Great vibes as Woodelo bikes become cycling tour de force
IN THE 1980s, UK Tory grandee Norman Tebbit famously advised disgruntled constituents in the job-starved North of England to "get on their bike".
However, Tipperary-based Liam Murray decided to go one better and actually manufacture his own range of bespoke designer bikes.
He was a land surveyor who quickly found himself out of a job when the housing business went belly-up. Rather than sink into disillusion-ment he put his free time to good use.
To while away his idle days he rekindled his boyhood hobbies of cycling and woodworking. Along the way he became curious about bikes in Asia that are made of bamboo.
As a challenge he decided to try and build a bike frame out of Irish ash, the same wood hurleys are made from. To his surprise, the bike was as tough as nails with no vibrations, especially off-road on rough surfaces – a major consideration for serious long-distance cyclists who frequ-ently complain that their passion can be a bone-shaking experience.
Out of the ash bike experiment grew the idea of Woodelo Bikes, which since its inception has started to gain a reputation of being the Porsche of bikes.
Liam Murray explains how he got his Thurles-based business on the road: "I am not a formally-trained carpenter or cabinet-maker but I have always been interested in woodwork, and in a previous life I dabbled in furniture making – but I was always big into cycling.
"I have been developing the idea of wooden-framed bikes for three years and last summer we finally started the business. Initially, we got some assistance from South Tipperary Enterprise Board, who helped us acquire machines and specialist software, which was a great help."
Within months, Liam Murray won a prestigious prize at Bespoke UK, the custom-made bike show, which put the small novice company on the map. What caught cyclists' attention was the fact that Wood-elo's hand-crafted bikes have little or no vibrations, unlike steel, carbon fibre or aluminium-framed models.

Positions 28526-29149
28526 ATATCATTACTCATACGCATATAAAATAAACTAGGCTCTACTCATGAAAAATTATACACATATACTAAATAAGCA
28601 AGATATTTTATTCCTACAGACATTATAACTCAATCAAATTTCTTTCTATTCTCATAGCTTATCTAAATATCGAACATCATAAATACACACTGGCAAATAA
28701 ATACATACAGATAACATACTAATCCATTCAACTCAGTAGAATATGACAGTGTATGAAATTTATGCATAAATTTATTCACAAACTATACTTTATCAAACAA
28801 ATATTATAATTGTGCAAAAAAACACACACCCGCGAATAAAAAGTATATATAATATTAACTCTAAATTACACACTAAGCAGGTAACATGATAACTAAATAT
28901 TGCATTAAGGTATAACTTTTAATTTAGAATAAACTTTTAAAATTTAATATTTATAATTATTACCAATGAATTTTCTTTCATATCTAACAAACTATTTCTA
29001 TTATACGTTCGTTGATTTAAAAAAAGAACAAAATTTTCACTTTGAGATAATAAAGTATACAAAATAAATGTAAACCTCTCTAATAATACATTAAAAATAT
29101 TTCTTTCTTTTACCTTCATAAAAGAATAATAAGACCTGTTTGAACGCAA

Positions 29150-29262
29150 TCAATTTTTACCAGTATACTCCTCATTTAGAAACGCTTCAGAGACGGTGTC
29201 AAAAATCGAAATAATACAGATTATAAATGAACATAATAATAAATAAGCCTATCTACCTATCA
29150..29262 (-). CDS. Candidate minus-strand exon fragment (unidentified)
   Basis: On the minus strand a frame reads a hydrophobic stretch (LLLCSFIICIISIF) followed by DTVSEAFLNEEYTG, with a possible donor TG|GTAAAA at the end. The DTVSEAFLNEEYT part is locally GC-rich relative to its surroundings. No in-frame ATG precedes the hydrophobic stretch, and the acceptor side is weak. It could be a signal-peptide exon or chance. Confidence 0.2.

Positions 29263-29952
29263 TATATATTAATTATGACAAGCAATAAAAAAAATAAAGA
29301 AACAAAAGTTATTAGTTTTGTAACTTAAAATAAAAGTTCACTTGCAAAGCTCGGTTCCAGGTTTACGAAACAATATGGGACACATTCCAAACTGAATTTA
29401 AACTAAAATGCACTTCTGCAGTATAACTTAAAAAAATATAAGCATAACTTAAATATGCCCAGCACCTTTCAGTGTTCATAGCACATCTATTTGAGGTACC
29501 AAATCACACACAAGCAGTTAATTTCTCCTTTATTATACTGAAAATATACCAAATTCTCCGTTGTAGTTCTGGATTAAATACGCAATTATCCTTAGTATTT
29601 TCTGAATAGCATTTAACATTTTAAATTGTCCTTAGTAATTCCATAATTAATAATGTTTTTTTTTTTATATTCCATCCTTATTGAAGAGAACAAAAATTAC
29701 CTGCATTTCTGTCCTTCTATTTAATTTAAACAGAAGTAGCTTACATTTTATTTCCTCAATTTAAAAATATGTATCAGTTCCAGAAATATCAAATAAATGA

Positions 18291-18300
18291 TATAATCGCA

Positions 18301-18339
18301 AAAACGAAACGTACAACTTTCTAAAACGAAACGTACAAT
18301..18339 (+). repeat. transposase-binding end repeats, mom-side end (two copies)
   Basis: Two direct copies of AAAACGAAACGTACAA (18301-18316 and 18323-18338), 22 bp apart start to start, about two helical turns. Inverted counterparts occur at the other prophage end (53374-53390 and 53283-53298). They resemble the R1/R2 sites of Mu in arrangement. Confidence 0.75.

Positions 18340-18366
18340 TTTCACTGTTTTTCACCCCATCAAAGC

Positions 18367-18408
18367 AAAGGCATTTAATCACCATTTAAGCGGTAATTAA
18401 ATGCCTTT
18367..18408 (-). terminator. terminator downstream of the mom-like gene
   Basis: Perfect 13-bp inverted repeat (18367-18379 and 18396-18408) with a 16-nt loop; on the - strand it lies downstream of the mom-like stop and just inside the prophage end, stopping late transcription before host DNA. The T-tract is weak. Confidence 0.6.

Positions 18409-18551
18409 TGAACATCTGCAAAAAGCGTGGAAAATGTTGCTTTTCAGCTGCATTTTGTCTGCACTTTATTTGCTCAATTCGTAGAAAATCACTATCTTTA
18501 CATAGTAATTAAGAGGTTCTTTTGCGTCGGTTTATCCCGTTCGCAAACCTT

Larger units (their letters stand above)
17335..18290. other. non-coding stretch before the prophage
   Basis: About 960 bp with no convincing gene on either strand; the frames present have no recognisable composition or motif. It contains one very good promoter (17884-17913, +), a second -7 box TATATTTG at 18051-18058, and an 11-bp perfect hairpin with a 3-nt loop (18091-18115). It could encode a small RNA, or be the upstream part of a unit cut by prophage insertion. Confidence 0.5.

"The best way to put it is to imagine the last time you used a hammer which had a metal handle.
"Everyone knows the shock you get from the handle when it hits the nail compared to a handle made of wood.
"Wood is the smoothest ride of all and people are amazed when they take an ash bike out for a ride," he explains.
Uniquely, Woodelo market the bikes not only as utility machines but as objects of art in their own right.
"Each bike takes four weeks to manufacture from start to finish – they are really art in motion. People like the aesthetics of the bikes. One of our most popular models is a six-gear bike which we call "Special Branch".'
Bespoke handmade craftwork is going to cost significant money – each bike is retailing for €2,000. However, in the world of high-end bikes, cost is not an issue, with serious cyclists prepared to pay up to ten grand for a bike. In 2012 Damien Hirst's "Butterfly" Trek Madone, a gold-plated, two-wheeler studded with Swarovski crystals and coated with real butterfly wings, sold for an eye-watering $500,000. Although an outlandish sum of money, the Hirst bike is indicative of how far bikes have come from their humble utilitarian origins.
Despite the cost of high-end bikes, Liam and his brother Daniel have a waiting list of international orders that grows every week.
"There is massive growth in the market – especially for custom bikes – people are going away from mass produced generic bikes. With our bikes we would see them as very much an export- orientated product.
"We are currently looking for an investor to help us get into the lucrative USA and UK markets. And when we get to 500 units per year we will be expanding and taking on more staff," Liam added.
Sunday Indo Business